Meanwhile, with so many travel journalists working freelance, jam-packed press trip itineraries are passé. It’s better to offer at least a little wiggle room in the schedule for them to pursue additional and more in-depth stories. Similarly, flexibility is now necessary for assignments, as many freelancers don’t pitch editors until after they’ve returned home. Clients should be aligned on these new truths with conversations before the trip so there are no surprises or disappointments onsite. But it’s always up the PR representative to navigate these transparent conversations with the journalist and the client alike upfront.
While traditional PR pitches and strategies will continue to deliver results in their own way, we see the future of travel PR through a highly integrated marketing and communications lens. FINN Partners brings together full-service capabilities, specialized expertise and national and global footprint to serve clients across the spectrum, from the start-ups, boutique properties and multinational luxury hotel groups we know so well, to lifestyle brands and large destinations.
Our agency takes a 360-degree approach to developing our clients’ strategies. Simply put, we’re reaching beyond appealing to traditional media outlets by leveraging social media, influencer relations and the development of creative content, like photography and video, to weave their stories together on owned and earned channels. Our communications plans now embrace a diversified range of services to provide connectivity for clients across as many channels as possible.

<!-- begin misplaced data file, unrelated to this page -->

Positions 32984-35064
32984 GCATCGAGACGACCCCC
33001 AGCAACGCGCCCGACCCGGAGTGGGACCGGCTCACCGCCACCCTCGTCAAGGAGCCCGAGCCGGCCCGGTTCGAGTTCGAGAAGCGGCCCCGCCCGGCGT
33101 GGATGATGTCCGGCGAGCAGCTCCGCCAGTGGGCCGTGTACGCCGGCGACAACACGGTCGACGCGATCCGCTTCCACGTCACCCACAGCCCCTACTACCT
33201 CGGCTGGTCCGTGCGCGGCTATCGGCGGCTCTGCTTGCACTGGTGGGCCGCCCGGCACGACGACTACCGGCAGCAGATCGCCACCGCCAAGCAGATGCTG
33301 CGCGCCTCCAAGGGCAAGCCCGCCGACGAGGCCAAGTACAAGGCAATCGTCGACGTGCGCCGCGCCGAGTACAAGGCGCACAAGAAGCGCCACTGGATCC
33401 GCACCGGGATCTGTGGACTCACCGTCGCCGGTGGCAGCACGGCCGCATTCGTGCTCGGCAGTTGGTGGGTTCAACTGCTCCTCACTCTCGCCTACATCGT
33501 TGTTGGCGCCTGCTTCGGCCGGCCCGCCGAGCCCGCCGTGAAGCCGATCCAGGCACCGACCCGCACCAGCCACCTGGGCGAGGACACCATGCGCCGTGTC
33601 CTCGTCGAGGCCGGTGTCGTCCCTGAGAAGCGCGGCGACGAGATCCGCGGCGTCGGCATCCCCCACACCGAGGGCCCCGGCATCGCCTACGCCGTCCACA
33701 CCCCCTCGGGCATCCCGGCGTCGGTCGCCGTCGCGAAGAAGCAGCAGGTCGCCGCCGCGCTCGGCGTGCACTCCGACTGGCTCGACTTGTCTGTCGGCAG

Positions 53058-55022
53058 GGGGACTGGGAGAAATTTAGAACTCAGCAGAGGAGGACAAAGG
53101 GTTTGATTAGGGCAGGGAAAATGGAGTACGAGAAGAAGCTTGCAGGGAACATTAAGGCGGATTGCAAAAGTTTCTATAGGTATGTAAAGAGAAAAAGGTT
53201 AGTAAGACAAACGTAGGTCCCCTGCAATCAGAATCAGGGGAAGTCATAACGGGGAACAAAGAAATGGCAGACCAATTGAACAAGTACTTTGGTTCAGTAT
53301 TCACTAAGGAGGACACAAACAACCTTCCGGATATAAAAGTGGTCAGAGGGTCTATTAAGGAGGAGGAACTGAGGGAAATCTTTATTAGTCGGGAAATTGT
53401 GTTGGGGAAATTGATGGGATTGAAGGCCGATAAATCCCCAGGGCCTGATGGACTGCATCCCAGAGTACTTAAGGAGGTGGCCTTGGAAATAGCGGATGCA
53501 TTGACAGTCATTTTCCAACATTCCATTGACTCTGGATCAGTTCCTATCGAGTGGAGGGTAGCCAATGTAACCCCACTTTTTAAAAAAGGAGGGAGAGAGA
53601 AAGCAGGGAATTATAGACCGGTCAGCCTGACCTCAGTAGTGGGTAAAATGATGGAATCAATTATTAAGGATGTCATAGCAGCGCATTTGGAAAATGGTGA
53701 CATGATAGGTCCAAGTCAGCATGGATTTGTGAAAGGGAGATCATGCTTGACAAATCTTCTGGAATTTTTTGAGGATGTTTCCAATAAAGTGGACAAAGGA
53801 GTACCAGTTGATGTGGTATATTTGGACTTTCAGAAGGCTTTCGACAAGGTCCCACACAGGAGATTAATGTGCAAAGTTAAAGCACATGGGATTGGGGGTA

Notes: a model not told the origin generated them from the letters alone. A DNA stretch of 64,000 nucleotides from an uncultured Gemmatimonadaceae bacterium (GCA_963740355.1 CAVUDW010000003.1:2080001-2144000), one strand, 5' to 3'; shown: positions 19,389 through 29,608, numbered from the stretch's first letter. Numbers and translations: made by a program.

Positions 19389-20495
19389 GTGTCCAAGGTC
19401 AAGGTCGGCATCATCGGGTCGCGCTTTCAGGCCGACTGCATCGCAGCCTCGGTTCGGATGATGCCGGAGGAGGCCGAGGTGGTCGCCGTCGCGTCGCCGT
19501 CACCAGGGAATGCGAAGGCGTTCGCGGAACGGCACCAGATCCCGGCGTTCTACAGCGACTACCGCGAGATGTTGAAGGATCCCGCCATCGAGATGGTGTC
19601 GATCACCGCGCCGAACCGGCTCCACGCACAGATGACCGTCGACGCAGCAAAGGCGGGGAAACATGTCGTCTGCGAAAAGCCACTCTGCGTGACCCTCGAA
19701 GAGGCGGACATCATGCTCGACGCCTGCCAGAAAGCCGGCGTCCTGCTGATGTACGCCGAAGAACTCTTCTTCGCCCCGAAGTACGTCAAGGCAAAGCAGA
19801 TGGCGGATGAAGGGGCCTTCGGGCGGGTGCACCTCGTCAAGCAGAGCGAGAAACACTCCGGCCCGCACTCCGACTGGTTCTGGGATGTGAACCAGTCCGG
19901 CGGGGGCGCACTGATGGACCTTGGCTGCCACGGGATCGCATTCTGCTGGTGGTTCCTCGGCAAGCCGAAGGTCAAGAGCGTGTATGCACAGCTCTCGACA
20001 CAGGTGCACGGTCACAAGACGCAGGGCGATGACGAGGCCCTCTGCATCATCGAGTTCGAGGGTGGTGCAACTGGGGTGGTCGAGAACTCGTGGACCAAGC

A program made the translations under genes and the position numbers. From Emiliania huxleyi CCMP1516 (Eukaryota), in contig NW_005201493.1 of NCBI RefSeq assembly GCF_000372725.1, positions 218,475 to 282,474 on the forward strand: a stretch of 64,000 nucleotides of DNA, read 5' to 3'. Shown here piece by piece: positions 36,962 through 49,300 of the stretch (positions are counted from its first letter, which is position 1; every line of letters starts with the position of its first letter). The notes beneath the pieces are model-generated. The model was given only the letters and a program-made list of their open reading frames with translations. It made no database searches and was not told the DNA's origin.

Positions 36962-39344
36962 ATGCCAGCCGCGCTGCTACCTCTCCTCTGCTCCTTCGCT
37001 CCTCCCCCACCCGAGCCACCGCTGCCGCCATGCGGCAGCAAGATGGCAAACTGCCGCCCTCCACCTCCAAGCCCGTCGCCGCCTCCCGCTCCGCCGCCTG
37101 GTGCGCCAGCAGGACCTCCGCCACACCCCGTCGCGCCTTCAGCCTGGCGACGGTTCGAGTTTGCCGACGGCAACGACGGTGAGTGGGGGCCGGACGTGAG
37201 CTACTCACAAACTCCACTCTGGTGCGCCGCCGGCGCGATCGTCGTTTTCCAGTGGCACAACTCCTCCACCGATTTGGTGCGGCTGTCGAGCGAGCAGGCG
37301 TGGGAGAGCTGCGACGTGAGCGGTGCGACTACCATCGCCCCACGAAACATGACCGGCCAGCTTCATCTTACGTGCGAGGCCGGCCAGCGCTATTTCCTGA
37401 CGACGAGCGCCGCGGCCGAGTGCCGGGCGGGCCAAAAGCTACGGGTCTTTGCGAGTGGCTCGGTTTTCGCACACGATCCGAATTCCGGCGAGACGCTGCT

Take social media: Every PR firm knows its importance, but few are actually positioned to develop and institute social media strategies for clients. Most rely instead on third parties to craft a social strategy that, they hope, aligns with client messaging. Building an in-house social media studio—a team of social media content developers and community experts—has been a much more effective tactic for our team as it enables us to keep costs sensible while putting our creativity and resourcefulness on display.
Now, in addition to PR experts, our agency has an in-house team dedicated to content creation and comprised of bright young talents who are both fluent in social media and thrilled with opportunities to put their personal passions for everything from photography and videography to graphic design and copywriting into practice. By tailoring our own social media services, our agency can shape messaging to resonate with clients’ customers and create personality-driven content via photos and videos that bring the luxuries and experiences they offer to life.
Our social media work also keeps our talent on their toes and engaged in something they enjoy, giving us the expertise to leverage, new angles to develop and services to offer that keep us ahead of the curve. Big pluses all around, especially as we pursue new clients and hires.
Keeping fingers on the pulse of social media and other communications strategies is a lot of work, of course. But as our expertise grows, it opens the door for us to better lavish clients with services including copywriting, influencer relations and content development, as well as to build brand followers by promoting clients as thought leaders. Even given our growth, we still approach client services like the boutique firm we started out as decades ago, enabling us to flexibly maneuver for clients, as well as price services right for brands large and small. And, with so many changes afoot, the travel industry that we love so much can use all the guidance we can give.
Jennifer Hawkins is Managing Partner and NY Travel Practice Leader, Finn Partners.